Then $$(R_{2}, \succeq _{2})$$ is a partially ordered topological vector spaces and the topology of induced by the Hilbert norm on $$R_{2}$$ is natural with respect to the partial order 2. Take K to be the closed right triangle in $$(R_{2}, \succeq _{2})$$ with vertices $$(0, 0)$$, $$(0, 1)$$ and $$(1, 0)$$. As a compact sub-poset of $$(R_{2}, \succeq _{2})$$, from Lemma 5.3, K is universally inductive. Since K is chain complete, it is inductive. But K has infinitely many 2-maximal points (every point on the hypotenuse is an 2-maximal point).

From Remark 5.1 and Lemma 5.2, as a consequence of Theorem 3.1, we have the following result on a partially ordered compact Hausdorff topological space.

Theorem 5.6

Let $$(X, \tau, \succeq )$$ be a partially ordered compact Hausdorff topological space. Let $$F: X \rightarrow 2^{X}\backslash\{\emptyset\}$$ be a set-valued mapping satisfying the following three conditions:

1. A1.

F is -increasing upward.

2. A2.

$$F(x)$$ is a τ-compact subset, for every $$x \in X$$.

3. A3.

There is an element $$y_{*}$$ in X and $$v_{*} \in F(y_{*})$$ with $$y_{*} \preceq v_{*}$$.

Then:

1. (i)

$$(\mathscr{F}(F), \succeq )$$ is a nonempty inductive poset.

2. (ii)

$$(\mathscr{F}(F)\cap[y_{*}), \succeq )$$ is a nonempty inductive poset, and F has an -maximal fixed point $$x^{*}$$ with $$x^{*} \succeq y_{*}$$.

Remark 5.7

The compactness of the partially ordered Hausdorff topological space $$(X, \tau, \succeq )$$ given in Theorem 5.6 can be replaced by

$$\mbox{The range } \bigl(F(X), \succeq \bigr) \mbox{ is a } \tau\mbox{-compact subset contained in } (X, \succeq ).$$

By Theorem 4.2, we can obtain the useful dual versions of Theorem 5.6.

Theorem 5.8

Let $$(X, \tau, \succeq )$$ be a partially ordered compact Hausdorff topological space. Let $$F: X \rightarrow 2^{X}\backslash\{\emptyset\}$$ be a set-valued mapping satisfying the following three conditions:

1. A1.

F is -increasing.

2. A2.

$$F(x)$$ is a τ-compact subset, for every $$x \in X$$.

3. A3.

There are element $$y_{*}$$, $$z_{*}$$ in X and $$v_{*} \in F(y_{*})$$, $$u_{*} \in F(z_{*})$$ with $$y_{*} \preceq v_{*}$$ and $$z_{*} \succeq u_{*}$$.

Then:

1. (i)

$$(\mathscr{F}(F), \succeq )$$ is a nonempty bi-inductive poset.

2. (ii)

$$(\mathscr{F}(F)\cap[y_{*}), \succeq )$$ is a nonempty inductive poset.

3. (iii)

$$(\mathscr{F}(F)\cap(z_{*}], \succeq )$$ is a nonempty re-inductive poset.

Moreover, if, in addition to conditions A1 and A2 given above, F satisfies

A3′.:

There are elements $$y^{*}$$, $$z^{*}$$ in X with $$y^{*} \preceq z^{*}$$ satisfying $$F(y^{*}) \subseteq [y^{*}, z^{*}]$$ and $$F(z^{*}) \subseteq [y^{*}, z^{*}]$$.

Then we have

1. (iv)

$$(\mathscr{F}(F)\cap[y^{*}, z^{*}], \succeq )$$ is a nonempty bi-inductive poset; and F has a fixed point $$x^{*}$$ with $$y^{*} \preceq x^{*} \preceq z^{*}$$.

Similarly to Example 5.5, we provide a counterexample below to show that, for the given mapping F, neither the conditions in Theorem 5.6, nor the conditions in Theorem 5.8, guarantee the set of fixed points of F to be chain complete.

Example 5.9

Let $$([0, 3], \geq)$$ be the (chain) complete poset (lattice) with respect to the ordinary order of real numbers. Define a set-valued mapping $$F: [0, 2] \rightarrow 2^{[0, 2]}\backslash\{\emptyset\}$$ by

\begin{aligned}& F(x) = [x, x + 1/2],\quad \mbox{if }x \in [0, 1); \\& F(x) = [1+ x/2, 3],\quad \mbox{if }x \in [1, 2); \\& F(2) = [2.5, 3]; \\& F(x) = [x, 3],\quad \mbox{if }x \in (2, 3]. \end{aligned}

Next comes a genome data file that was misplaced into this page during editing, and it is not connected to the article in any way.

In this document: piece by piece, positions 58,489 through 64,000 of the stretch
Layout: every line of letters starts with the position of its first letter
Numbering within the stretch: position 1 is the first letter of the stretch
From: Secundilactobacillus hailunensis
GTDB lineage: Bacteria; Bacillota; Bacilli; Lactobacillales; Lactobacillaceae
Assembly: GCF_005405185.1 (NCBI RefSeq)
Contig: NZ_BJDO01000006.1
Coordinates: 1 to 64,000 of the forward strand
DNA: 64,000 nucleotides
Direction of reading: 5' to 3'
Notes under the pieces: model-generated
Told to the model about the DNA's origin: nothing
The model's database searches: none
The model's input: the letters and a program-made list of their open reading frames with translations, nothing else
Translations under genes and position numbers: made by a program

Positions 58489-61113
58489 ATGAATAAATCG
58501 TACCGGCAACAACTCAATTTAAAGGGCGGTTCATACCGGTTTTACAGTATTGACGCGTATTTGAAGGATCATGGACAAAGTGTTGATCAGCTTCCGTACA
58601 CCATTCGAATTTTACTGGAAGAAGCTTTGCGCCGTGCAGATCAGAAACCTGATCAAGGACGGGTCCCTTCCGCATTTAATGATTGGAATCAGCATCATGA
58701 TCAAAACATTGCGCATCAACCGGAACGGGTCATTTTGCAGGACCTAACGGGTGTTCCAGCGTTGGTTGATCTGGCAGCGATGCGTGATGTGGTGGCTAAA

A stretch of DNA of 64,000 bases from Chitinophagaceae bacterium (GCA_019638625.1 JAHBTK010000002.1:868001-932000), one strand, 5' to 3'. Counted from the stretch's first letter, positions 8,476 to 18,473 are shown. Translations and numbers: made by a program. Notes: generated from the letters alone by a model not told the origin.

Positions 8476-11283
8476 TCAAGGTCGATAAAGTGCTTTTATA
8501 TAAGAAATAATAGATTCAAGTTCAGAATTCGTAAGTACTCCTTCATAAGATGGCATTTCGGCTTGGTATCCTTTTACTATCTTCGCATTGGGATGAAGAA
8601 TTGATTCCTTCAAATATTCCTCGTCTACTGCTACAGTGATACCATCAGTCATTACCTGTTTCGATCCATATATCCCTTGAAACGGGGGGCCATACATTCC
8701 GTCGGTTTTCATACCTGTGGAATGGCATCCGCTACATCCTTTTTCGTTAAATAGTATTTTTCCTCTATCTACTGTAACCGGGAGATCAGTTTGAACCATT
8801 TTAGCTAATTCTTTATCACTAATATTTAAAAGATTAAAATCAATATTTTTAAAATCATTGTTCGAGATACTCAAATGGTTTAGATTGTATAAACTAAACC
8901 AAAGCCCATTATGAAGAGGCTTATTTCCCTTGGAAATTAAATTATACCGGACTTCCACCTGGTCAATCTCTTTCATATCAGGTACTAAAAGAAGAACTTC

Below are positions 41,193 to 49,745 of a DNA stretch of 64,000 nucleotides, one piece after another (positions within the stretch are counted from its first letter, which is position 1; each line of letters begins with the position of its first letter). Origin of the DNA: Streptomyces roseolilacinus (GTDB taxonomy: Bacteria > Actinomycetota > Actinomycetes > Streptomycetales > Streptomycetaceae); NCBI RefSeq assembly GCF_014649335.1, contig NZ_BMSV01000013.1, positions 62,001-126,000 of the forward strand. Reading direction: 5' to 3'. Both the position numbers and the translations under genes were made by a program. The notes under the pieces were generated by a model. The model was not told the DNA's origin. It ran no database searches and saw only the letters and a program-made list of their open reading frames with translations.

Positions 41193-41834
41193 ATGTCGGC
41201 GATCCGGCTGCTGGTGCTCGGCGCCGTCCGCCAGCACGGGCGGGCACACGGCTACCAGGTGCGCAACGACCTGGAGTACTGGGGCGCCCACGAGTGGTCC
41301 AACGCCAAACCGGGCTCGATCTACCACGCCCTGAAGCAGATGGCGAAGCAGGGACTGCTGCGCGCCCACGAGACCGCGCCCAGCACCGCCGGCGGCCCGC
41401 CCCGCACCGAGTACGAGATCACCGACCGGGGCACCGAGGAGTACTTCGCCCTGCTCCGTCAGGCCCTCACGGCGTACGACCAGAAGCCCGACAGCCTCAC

It is clear to see that $$F([0, 2]) = [0, 2]$$ and F satisfies all conditions A1, A2, A3 and A4 given in Theorem 5.6, and F also satisfies all conditions A1, A2, A3 given in Corollary 3.4. One can check that $$\mathscr{F}(F) = [0, 1)\cup(2, 3]$$. It is inductive, but not chain complete.

From Lemmas 5.3 and 5.4, as a consequence of Theorem 5.6, we have the following fixed point theorem on partially ordered reflexive Banach spaces.

Theorem 5.10

Let $$(B, \succeq )$$ be a partially ordered reflexive Banach space and X a bounded closed convex subset of B. Let $$F: X \rightarrow 2^{X}\backslash\{\emptyset\}$$ be a set-valued mapping satisfying the following three conditions:

1. A1.

F is -increasing.

2. A2.

$$F(x)$$ is a closed and convex subset of X, for every $$x \in X$$.

3. A3.

There are elements $$y_{*}$$, $$z_{*}$$ in X and $$v_{*} \in F(y_{*})$$, $$u_{*} \in F(z_{*})$$ with $$y_{*} \preceq v_{*}$$ and $$z_{*} \succeq u_{*}$$.

Then:

1. (i)

$$(\mathscr{F}(F), \succeq )$$ is a nonempty bi-inductive poset.

2. (ii)

$$(\mathscr{F}(F)\cap[y_{*}),\succeq )$$ is a nonempty inductive poset.

3. (iii)

$$(\mathscr{F}(F)\cap(z_{*}], \succeq )$$ is a nonempty re-inductive poset.

Moreover, if, in addition to conditions A1 and A2 given above, F satisfies

A3′.:

There are elements $$y^{*}$$, $$z^{*}$$ in X with $$y^{*} \preceq z^{*}$$ satisfying $$F(y^{*}) \subseteq [y^{*}, z^{*}]$$ and $$F(z^{*}) \subseteq [y^{*}, z^{*}]$$.

Then we have

1. (iv)

$$(\mathscr{F}(F)\cap[y^{*}, z^{*}], \succeq )$$ is a nonempty bi-inductive poset; and F has a fixed point $$x^{*}$$ with $$y^{*} \preceq x^{*} \preceq z^{*}$$.

Recall that, in every Banach lattice, the topology (norm) is always natural with respect to the given lattice order. Hence, in Theorem 5.10, the partially ordered reflexive Banach space $$(B, \succeq )$$ can be substituted by a reflexive Banach lattice, as it is a special case.

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Acknowledgements

The author is very grateful to the anonymous reviewers for their valuable suggestions, which improved the presentation of this paper.

Author information

Correspondence to Jinlu Li.